• The price of oil fell during the week despite a fairly bullish storage report. Something about trade
    • Storage posted a large draw
    • Production was up marginally
    • The rig count in the US was mixed
  • After a larger than expected withdrawal, natural gas recovered a bit from a steep fall…


  • WTI Crude: $61.93 ($64.88)
  • Nymex Gas: $2.699 ($2.732)
  • US/Canadian Dollar: $0.7843 ($ 0.7725)


  • As at March 30, 2018, US crude oil supplies were at 425.3 million barrels, a decrease of 4.6 million barrels from the previous week and 110.2 million barrels below last year. For those of you who care, the first quarter is traditionally an inventory building time and this year, inventories are flat.
    • The number of days oil supply in storage was 25.4 behind last year’s 33.5.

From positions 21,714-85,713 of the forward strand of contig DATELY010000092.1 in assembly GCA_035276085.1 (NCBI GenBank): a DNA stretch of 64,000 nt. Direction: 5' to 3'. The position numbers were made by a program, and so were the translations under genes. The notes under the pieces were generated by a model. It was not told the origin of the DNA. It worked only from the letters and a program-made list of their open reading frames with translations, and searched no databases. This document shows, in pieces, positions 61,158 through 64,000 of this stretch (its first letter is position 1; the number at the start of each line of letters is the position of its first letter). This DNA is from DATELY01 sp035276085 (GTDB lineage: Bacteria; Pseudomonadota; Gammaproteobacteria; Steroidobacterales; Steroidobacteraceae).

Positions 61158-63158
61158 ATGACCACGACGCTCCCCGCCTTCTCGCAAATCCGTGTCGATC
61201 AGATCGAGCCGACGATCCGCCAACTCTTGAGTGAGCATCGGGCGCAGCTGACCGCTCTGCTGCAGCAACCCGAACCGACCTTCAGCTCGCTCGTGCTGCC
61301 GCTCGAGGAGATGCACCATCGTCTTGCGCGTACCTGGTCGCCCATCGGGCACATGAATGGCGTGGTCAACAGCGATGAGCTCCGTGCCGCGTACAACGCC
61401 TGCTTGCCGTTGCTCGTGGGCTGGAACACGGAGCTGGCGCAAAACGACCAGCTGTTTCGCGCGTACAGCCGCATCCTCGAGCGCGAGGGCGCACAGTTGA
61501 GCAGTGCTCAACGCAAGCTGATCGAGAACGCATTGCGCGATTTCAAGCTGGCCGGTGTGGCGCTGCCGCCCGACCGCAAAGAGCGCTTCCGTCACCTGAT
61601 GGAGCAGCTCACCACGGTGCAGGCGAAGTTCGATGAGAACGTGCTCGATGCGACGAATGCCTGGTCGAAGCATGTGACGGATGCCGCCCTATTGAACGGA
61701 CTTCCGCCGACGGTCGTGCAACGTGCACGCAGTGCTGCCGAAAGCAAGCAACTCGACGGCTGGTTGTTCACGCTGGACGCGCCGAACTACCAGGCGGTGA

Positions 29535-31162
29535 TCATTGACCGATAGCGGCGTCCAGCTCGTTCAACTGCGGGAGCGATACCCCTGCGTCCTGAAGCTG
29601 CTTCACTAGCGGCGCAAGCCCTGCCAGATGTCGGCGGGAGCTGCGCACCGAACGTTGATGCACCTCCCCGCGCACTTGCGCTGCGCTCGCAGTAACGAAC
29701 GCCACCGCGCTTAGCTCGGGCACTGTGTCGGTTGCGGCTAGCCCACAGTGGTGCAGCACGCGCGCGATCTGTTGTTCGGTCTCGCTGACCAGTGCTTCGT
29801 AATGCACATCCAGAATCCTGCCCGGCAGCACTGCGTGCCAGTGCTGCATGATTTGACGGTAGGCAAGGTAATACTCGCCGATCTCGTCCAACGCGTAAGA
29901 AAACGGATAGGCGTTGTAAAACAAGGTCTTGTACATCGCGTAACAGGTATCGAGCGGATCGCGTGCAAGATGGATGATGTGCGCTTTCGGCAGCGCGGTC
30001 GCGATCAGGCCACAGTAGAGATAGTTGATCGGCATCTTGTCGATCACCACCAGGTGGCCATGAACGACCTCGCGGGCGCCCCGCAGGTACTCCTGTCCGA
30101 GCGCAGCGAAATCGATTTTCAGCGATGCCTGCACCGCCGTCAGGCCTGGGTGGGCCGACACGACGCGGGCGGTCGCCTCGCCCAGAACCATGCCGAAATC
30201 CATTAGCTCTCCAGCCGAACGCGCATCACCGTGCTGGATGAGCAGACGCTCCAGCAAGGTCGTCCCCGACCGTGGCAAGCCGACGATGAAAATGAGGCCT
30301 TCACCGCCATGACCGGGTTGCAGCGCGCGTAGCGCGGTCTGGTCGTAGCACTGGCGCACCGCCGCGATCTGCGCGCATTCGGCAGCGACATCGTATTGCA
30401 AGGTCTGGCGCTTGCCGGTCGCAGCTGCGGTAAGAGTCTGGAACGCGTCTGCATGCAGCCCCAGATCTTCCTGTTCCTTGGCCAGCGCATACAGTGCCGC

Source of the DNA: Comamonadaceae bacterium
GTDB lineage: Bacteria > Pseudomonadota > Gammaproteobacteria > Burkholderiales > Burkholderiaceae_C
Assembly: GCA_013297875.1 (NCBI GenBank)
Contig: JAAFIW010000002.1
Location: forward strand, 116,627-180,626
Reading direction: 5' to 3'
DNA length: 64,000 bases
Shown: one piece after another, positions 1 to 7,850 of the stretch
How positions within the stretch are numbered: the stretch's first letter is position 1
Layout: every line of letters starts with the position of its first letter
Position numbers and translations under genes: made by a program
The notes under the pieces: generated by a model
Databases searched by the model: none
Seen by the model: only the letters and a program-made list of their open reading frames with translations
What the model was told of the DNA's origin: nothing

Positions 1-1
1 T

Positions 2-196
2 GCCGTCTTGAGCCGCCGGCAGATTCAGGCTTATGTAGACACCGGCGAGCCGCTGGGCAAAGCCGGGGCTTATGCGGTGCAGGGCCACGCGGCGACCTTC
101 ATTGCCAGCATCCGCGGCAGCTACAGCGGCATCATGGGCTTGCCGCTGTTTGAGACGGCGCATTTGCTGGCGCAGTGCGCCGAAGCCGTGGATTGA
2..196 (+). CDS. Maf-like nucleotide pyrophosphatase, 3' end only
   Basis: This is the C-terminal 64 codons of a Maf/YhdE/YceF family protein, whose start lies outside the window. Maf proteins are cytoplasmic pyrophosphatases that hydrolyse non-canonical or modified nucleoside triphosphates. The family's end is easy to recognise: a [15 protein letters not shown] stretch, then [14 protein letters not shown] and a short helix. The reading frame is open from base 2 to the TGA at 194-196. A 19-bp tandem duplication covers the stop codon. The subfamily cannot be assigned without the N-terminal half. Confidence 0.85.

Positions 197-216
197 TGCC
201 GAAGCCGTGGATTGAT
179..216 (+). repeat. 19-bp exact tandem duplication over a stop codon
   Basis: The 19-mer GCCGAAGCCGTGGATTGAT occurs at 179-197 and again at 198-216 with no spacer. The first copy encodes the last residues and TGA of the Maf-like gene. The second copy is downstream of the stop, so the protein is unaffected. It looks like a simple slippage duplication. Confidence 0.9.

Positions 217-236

• Production was up for the week by 27,000 barrels a day at 10.460 million barrels per day. Production last year at the same time was 9.199 million barrels per day. The change in production this week came from a increase in Alaska deliveries and a slight increase in Lower 48 production.
    • Imports fell from 8.148 million barrels a day to 7.898 compared to 7.275 million barrels per day last year.
    • Exports from the US rose to 2.175 million barrels a day from 1.578 last week and 0.575 a year ago
    • Canadian exports to the US were 3.430 million barrels a day, down from 3.477
    • Refinery inputs were up during the week at 16.936 million barrels a day
  • As at March 30 2018, US natural gas in storage was 1.354 billion cubic feet (Bcf), which is 20% lower than the 5-year average and about 34% less than last year’s level, following an implied net withdrawal of 29 Bcf during the report week
    • Overall U.S. natural gas consumption was down 6% during the report week, influenced by weather